China and Germany: A balancing act
The latest round of high-level government consultations in Berlin were friendly in tone but tough in substance. Germany needs China, but also wants to minimise its dependency
Chinese Premier Li Qiang came to Berlin with ten of his Cabinet ministers, he was received by Germany’s head of state, President Frank-Walter Steinmeier, and then by its head of government, Chancellor Olaf Scholz, and nine federal ministers.
At least in terms of the size of the delegations, these intergovernmental consultations were no different from those the German government has held in recent months with India and Japan, with Spain and the Netherlands. But that is where the similarities end.
Relations between Berlin and Beijing have deteriorated in recent years. Whether it is Beijing’s “rock-solid friendship” with Moscow despite Russia’s invasion of Ukraine, the growing tensions in the Taiwan Strait, or the repression of the Uyghur minority in China, the number of disagreements is growing. And is further intensified by the geopolitical rivalry between China and the US.
An almost symbiotic relationship
Still, China is and remains Germany’s most important trading partner, ahead of the US. In the last ten years, the exchange of goods with China has practically doubled to around €300 billion ($327 billion). The full contradictory nature of the relationship can be seen in the fact that official German documents now regularly refer to China as a partner, competitor, and strategic rival all at the same time.
German government consultations with China began in 2011, initially emphasising the partnership. In 2014, the relationship was even elevated to the status of a “comprehensive strategic partnership. But since then, the mood has turned.
“We need to examine how sustainable the format of government consultations with China still is, which is actually only intended for particularly close strategic value partners,” says Michael Roth from Chancellor Scholz’s center-left Social Democrat Party (SPD) and the chairman of the Foreign Affairs Committee in the federal parliament, the Bundestag.
No de-coupling, but rather de-risking
Scholz is more diplomatic. “De-risking yes, de-coupling no,” he says, describing his position — which he shares with the major Western industrialised nations. “We have no interest in economic de-coupling from China,” Scholz reiterated after talks with Li Qiang in Berlin.
“Let’s continue the dialogue to understand each other well and face global challenges together,” Scholz said, addressing Li Qiang.
He said it was “a special concern” for the German government that Germany and China work closely together in the fight against climate change. The two countries are among the largest emitters of greenhouse gases and therefore bear a particularly large responsibility in the fight against global warming, he said.
China’s Premier Li Qiang described the government consultations as “practical and highly effective” and spoke of “fruitful results.” Ten joint projects were agreed upon, he said: Among them was a three-year action plan for regular exchanges in areas such as climate and species protection and the fight against hunger and pandemics.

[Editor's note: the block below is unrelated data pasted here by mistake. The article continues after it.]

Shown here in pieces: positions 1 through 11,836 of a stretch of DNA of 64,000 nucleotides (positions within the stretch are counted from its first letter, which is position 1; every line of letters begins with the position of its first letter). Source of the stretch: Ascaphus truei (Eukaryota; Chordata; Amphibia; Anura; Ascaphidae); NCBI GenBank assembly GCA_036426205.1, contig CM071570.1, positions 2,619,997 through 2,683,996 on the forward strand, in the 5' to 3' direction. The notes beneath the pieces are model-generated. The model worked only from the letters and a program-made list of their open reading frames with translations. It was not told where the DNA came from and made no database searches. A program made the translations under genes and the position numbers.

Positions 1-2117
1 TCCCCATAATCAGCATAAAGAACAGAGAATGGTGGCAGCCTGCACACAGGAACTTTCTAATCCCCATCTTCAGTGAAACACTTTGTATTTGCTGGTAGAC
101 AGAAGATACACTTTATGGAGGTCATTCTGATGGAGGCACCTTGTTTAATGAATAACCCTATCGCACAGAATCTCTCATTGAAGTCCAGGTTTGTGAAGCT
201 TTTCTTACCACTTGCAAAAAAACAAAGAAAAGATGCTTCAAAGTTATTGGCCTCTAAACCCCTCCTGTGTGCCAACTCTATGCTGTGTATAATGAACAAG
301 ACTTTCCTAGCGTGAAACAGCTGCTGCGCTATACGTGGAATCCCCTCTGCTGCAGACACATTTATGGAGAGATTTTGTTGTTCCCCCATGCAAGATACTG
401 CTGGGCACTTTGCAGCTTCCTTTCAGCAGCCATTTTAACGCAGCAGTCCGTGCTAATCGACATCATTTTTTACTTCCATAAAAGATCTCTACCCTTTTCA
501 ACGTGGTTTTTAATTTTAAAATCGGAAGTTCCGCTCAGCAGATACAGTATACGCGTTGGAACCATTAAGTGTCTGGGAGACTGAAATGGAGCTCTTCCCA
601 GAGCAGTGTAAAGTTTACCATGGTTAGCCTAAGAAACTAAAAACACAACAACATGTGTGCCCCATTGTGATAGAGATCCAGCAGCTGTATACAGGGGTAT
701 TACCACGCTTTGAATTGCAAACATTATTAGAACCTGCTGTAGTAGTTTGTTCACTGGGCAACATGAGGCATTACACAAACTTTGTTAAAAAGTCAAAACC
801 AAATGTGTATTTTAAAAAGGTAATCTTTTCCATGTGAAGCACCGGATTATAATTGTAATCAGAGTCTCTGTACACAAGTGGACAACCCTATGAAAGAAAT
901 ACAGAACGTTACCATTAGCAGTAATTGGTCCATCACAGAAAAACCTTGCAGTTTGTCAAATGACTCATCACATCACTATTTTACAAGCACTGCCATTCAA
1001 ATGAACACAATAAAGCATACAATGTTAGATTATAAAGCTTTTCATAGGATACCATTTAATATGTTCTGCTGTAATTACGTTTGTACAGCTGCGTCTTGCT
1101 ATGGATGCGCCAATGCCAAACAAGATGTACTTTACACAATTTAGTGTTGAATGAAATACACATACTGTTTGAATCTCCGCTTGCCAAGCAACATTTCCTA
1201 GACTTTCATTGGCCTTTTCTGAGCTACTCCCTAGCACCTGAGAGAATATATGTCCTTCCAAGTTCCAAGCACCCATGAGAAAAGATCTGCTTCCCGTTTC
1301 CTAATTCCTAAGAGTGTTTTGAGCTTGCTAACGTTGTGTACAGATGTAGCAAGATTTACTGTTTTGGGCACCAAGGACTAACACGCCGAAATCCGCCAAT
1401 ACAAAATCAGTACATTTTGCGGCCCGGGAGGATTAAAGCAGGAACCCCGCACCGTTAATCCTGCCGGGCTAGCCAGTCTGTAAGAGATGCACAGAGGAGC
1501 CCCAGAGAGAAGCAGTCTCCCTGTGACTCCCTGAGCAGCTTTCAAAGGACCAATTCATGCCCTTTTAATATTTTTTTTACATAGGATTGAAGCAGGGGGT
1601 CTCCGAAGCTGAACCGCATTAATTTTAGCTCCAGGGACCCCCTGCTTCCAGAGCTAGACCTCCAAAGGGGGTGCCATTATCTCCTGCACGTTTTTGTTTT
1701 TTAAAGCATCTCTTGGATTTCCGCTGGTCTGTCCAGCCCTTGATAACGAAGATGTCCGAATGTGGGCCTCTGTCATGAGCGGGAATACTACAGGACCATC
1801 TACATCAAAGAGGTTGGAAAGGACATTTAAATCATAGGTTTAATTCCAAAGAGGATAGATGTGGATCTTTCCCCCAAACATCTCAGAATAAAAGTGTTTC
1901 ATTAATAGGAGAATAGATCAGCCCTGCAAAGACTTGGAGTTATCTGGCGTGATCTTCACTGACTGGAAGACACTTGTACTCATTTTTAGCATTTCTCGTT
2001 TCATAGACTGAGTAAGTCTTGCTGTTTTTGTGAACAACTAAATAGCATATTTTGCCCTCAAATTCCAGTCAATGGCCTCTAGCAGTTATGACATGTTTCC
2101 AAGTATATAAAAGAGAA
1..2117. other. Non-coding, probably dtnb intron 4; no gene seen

The two countries had exchanged views “quite openly and in-depth,” said Li Qiang, who again agreed to put cooperation forward “for mutual benefit” despite all differences. The two countries should look for common ground and “work hand in hand to help each other succeed,” he said. “If we strengthen cooperation in science, industry, and business, we will contribute to the stability of the world economy.”
But Germany has become wary of cooperation with China. German companies are in the process of reducing dependencies: “Companies are intensively diversifying their sales and procurement markets strategically and building new partnerships,” says Siegfried Russwurm, president of the Federation of German Industries (BDI).
German companies’ special plans for China
Nevertheless, China remains an exceedingly important market. More than 5,000 German companies with 1.1 million employees produce in the People’s Republic. In addition to the big names such as Volkswagen and BASF, these also include countless medium-sized companies. They all benefit from cheap labour and China’s huge domestic market.
The European Union is developing concrete proposals for tougher action against China. For the German economy, this sounds alarming. But the Chancellor has been taking pains to reassure business leaders. At a major gathering this week, he emphasised that only business deals in the area of defence and armaments would have to be scrutinised very carefully.
Meanwhile, the German business community is already preparing for a degree of “de-coupling.” Many have made plans to split companies into two separate business units: one for China and one for the rest of the world. The China division would then produce only for the Chinese market and become a purely Chinese company. Some US companies are also already planning to do this.